March is Colorectal Cancer Awareness Month, which serves to remind everyone who is 45 and older – or is younger than 45 with a family history of colon cancer – to get screened.
That’s because colorectal cancer is one of the leading causes of cancer-related deaths in Kentucky and often doesn’t cause any symptoms, especially in early stages when the only way to detect it is through screening, says Dr. Avinash Bhakta, a colorectal surgeon at the University of Kentucky Markey Cancer Center.
For those without a family history of colon cancer, two types of tests are recommended by the U.S. Preventive Services Task Force
: visual exams (primarily colonoscopies) and stool-based tests that check a stool sample for signs of cancer.
UK’s Bhakta writes that while colonoscopy is the gold standard for screening that must be done in a clinic or hospital under sedation, stool-based tests offer an alternative that is less invasive and can be more accessible.
Stool-based tests check for blood and/or abnormal DNA in the stool, and can be done in the privacy of your own home, Bhakta notes. The test is then returned to a doctor or mailed to a laboratory for testing. All at-home tests need to be repeated every year, and any positive findings will require a follow-up colonoscopy.
Colonoscopies involve finding pre-cancerous lesions and removing them before they turn into cancer, and that means that most cases of colorectal cancer are considered preventable. Screenings also allow physicians to find cancer at an earlier stage when it is more treatable.
And as Bhakta wrote in her headline, “The best screening test is the one you take.”
Colorectal screening in Kentucky
Kentucky has made great progress when it comes to getting Kentuckians screened for colon cancer.
“Twenty years ago, Kentucky had the highest colorectal cancer incidence and mortality rates in the U.S., as well as the second-lowest colorectal cancer screening rate,” Elizabeth Chapin reports for UK. “Today, thanks to the coordinated efforts of state agencies and organizations, these dire statistics have turned around. Since 2002, colorectal cancer screenings have doubled in Kentucky, which has led to a more than 30% decrease in incidence and mortality rates.”
Much of this success is due to efforts made by the Kentucky Cancer Consortium in collaboration with several major cancer groups that worked to make colorectal screenings more accessible to Kentuckians.
“What we’ve seen happen with colorectal cancer rates in Kentucky over the past two decades is truly a public health success story,” Thomas Tucker, the Markey Cancer Center’s senior director for cancer surveillance, told Chapin. “It goes to show that significant change can happen when we work together and coordinate our efforts.”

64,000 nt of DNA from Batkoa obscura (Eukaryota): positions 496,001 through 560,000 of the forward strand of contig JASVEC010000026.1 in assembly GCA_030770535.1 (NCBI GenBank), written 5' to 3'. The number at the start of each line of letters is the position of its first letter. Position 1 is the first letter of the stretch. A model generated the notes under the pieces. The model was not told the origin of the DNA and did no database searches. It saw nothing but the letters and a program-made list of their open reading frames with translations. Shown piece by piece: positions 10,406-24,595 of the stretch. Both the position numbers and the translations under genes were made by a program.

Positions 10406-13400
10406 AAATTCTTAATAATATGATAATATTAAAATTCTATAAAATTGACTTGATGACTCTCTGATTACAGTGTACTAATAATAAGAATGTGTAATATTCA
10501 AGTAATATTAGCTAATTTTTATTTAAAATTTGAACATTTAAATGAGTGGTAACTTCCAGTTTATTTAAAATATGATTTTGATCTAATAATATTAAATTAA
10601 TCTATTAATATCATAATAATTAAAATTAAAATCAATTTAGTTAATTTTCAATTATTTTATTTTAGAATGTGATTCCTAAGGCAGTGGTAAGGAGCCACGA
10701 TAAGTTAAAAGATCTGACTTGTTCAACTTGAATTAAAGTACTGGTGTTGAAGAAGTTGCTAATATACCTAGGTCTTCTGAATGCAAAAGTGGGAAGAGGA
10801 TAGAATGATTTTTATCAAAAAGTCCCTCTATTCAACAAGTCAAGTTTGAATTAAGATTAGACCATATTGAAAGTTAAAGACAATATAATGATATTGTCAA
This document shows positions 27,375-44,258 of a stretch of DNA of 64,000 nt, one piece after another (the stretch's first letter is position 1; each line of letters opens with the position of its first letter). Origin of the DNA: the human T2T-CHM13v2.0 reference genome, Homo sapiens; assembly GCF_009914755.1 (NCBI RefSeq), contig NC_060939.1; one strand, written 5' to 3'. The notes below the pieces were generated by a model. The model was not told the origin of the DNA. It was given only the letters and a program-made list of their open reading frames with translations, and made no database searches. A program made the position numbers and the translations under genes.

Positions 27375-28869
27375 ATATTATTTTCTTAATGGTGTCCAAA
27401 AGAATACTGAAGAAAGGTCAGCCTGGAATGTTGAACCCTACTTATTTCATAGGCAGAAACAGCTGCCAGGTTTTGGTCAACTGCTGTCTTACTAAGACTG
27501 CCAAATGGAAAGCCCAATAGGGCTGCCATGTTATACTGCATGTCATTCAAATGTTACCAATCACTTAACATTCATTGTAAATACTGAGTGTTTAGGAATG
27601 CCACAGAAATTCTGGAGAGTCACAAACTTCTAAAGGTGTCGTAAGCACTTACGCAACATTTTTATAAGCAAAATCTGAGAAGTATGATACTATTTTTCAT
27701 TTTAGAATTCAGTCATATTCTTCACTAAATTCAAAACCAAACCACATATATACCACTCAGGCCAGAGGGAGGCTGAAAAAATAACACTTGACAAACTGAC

Chapin reports that the KCC and its partners’ efforts inspired an initiative to encourage primary care physicians to recommend and schedule colorectal cancer screenings. It also brought about two successful Kentucky bills: the first, approved in 2002, requires all health insurers in Kentucky to cover the cost of screening for age-eligible patients; the second, passed in 2008, established the Kentucky Colon Cancer Screening Program to screen uninsured age-eligible patients and educate the public about the importance of being screened.
These initiatives helped move the state’s colorectal cancer screening rates from 49th in the nation to 20th.
“The results have saved thousands of lives,” Tucker told Chapin. “To put it into perspective, today, 650 fewer Kentuckians are diagnosed and 270 fewer die from colorectal cancer each year than in 2001.”
The Kentucky Cancer Program has also worked with KCC to increase screening rates by fostering community colon cancer screening programs, Chapin writes.
“The KCP’s success in increasing colorectal cancer screening rates is attributed to working within communities at the local level,” said KCP-East Director Mindy Rogers. “As residents of the areas they serve, our specialists have an understanding of their communities and the particular barriers they face when it comes to cancer screenings, treatment and care.”
Despite Kentucky’s progress, Chapin reports that roughly a third of eligible Kentuckians still do not seek colorectal cancer screenings due to health, socioeconomic and education disparities.
She adds that the KCP team is collaborating with community partners to identify resources that can help overcome barriers such as transportation and family care.
Both the KCC and KCP model has led to a similar screening effort around lung cancer, including legislation to create the lung cancer screening program in the Kentucky Department for Public Health.
“There’s more work to do because the goal is to be ranked number one in the nation for screening rates,” Tucker told Chapin. “But Kentucky has a number of barriers not faced by many other states and together, we’ve made some remarkable change in the face of these incredible challenges.”